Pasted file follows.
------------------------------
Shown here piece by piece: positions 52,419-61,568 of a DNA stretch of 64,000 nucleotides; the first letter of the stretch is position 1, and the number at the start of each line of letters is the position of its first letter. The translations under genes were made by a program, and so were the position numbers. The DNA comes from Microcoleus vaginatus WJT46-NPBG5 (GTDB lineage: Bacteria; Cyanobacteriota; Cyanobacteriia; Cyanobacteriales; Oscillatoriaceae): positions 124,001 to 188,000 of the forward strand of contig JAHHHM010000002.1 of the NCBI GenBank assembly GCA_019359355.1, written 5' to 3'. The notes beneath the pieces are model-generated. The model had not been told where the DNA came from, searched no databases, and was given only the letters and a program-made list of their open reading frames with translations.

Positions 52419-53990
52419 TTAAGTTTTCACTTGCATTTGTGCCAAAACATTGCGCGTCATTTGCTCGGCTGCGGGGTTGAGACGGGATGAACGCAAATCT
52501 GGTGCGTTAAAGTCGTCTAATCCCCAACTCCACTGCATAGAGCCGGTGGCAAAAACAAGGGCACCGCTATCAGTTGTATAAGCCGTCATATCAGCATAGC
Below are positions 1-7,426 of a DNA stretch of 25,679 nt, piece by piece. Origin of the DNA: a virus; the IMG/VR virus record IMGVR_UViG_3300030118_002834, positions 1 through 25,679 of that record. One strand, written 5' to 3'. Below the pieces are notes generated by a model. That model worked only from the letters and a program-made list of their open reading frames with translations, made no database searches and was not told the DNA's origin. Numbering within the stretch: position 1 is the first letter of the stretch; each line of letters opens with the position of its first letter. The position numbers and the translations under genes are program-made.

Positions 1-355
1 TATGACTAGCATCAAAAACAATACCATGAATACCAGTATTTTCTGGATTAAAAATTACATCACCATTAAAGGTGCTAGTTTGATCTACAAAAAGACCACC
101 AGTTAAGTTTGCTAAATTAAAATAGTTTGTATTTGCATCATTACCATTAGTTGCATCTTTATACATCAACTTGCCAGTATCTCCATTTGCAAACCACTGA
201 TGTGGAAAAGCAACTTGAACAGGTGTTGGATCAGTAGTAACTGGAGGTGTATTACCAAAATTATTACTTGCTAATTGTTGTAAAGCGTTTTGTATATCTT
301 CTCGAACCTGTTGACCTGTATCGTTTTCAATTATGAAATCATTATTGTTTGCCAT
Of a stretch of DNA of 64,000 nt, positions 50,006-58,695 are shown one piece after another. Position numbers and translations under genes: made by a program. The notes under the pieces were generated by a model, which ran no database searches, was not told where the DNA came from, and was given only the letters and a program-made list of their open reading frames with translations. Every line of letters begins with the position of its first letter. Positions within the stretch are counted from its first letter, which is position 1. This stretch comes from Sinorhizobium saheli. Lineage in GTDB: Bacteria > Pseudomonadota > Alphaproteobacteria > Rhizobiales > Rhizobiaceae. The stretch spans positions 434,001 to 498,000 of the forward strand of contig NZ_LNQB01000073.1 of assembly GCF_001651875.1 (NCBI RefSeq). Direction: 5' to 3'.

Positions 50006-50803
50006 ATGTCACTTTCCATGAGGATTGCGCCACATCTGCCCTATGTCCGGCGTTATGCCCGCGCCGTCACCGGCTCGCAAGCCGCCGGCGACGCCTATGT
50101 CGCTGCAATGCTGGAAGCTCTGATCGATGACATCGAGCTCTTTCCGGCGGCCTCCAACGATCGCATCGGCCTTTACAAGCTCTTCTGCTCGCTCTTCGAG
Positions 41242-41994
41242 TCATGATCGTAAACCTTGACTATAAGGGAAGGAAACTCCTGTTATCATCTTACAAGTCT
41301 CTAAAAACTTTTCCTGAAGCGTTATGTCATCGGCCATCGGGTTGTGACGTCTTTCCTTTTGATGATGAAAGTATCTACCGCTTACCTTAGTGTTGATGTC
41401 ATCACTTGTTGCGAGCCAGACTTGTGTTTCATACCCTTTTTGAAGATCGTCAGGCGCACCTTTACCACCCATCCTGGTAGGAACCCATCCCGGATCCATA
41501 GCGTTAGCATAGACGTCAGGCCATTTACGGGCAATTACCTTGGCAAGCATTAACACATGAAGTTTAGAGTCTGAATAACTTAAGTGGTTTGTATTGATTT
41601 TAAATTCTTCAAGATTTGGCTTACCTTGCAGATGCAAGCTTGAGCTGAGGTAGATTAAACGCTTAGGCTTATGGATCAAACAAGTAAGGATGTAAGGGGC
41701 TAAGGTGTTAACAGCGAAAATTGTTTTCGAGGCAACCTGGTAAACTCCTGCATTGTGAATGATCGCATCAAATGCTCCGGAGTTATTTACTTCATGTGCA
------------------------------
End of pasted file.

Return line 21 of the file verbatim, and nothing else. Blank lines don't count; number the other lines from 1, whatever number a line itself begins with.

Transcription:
41701 TAAGGTGTTAACAGCGAAAATTGTTTTCGAGGCAACCTGGTAAACTCCTGCATTGTGAATGATCGCATCAAATGCTCCGGAGTTATTTACTTCATGTGCA